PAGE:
Giles Hospital, Camberwell, London.
English dial wall clock with chain fusee movement in an oak case.
The dark oak case
with curved base and cock-bead edged locking door for access to the
pendulum for regulation. One piece convex oak bezel and glazed spun
brass bezel with silvered sight ring covering the dial. To the right
hand side of the case is a hinged door for access the top of the
pendulum. The back box is secured with four pegs and its back board
is signed ‘St Giles Hosptl Cwell’.
with original painted surface, black Roman numerals and a fine minute
track with triangular five minute marks. Blued steel spade and
The eight day
timepiece movement has recoil anchor escapement, chain fusee and
plain pillars secured to the backplate with screws.
The plates are
stamped with the production number 8923 and the backplate and
pendulum with the batch number 16. Interestingly the backplate was
struck with the number 15 which has been crossed out.
This clock is
fully restored. Feel free to ask any questions 07774 750722.
– 14¾“ (37cm) Depth – 6” (15cm)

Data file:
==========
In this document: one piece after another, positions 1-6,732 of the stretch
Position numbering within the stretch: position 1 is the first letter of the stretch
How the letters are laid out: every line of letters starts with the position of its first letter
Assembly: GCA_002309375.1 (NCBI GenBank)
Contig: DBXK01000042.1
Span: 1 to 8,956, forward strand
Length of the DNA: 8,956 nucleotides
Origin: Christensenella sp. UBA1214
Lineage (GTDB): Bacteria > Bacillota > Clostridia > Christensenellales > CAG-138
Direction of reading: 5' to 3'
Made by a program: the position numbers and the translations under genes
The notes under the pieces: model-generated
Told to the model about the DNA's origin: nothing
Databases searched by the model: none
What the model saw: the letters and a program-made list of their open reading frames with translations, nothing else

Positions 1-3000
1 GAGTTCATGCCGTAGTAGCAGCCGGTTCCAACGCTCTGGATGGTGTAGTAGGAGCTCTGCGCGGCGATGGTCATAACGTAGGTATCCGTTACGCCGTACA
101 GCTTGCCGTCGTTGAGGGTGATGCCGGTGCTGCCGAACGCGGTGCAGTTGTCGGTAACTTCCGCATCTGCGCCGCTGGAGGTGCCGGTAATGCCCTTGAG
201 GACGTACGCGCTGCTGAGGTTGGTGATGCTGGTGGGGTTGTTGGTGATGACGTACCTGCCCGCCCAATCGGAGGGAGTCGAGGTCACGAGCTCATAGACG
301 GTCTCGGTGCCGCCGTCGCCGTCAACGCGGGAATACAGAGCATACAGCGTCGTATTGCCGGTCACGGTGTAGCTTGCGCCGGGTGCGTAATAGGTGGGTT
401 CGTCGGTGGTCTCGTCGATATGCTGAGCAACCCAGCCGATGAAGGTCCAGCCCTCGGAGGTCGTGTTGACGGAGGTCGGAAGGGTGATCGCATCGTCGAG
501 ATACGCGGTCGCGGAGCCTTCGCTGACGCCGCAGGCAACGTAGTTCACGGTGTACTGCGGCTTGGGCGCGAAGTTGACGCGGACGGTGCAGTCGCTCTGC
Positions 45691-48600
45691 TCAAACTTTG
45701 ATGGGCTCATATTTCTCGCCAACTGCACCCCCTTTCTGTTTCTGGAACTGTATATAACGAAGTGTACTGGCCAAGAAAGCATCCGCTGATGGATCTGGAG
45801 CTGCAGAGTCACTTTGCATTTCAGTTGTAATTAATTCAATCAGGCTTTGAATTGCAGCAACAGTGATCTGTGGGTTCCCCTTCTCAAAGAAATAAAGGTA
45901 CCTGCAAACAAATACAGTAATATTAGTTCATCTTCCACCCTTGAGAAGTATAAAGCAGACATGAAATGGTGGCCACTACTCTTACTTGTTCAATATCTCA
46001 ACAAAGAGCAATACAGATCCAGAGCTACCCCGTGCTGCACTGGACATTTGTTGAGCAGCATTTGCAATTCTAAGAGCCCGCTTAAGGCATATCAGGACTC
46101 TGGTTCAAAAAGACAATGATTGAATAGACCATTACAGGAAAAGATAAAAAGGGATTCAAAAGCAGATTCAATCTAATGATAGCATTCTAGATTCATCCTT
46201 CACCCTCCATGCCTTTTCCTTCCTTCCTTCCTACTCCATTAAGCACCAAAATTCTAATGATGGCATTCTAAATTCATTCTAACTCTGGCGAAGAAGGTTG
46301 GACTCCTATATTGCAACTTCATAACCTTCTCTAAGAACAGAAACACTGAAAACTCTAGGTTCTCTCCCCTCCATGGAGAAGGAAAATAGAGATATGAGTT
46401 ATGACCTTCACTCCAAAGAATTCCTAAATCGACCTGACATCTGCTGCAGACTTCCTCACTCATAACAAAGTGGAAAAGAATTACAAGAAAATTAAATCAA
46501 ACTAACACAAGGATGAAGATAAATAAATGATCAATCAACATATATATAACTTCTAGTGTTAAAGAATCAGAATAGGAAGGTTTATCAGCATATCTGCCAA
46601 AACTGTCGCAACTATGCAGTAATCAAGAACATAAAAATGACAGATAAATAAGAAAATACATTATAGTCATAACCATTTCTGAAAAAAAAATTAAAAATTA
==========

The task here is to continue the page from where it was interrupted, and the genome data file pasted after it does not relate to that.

Hospital, Camberwell, London. 1927 – 1993.
Workhouse Infirmary was opened in 1873 on a site adjoining the Havil
Street Workhouses. Extensive new hospital buildings were erected
between 1899 and 1903 on part of the site adjoining Brunswick Square
(now St Giles’ Road) and Brunswick Road. The infirmary was renamed
Saint Giles’ Hospital in 1927. Saint Giles’ Hospital became part of
the National Health Service in 1948.
Hospital became part of Optimum Health Services in 1993, an NHS Trust
responsible for community health services in Camberwell. Most of the
hospital buildings were no longer required and have been demolished.
Saint Giles’ Tower, a circular ward block opened in 1889, has now
been converted into flats.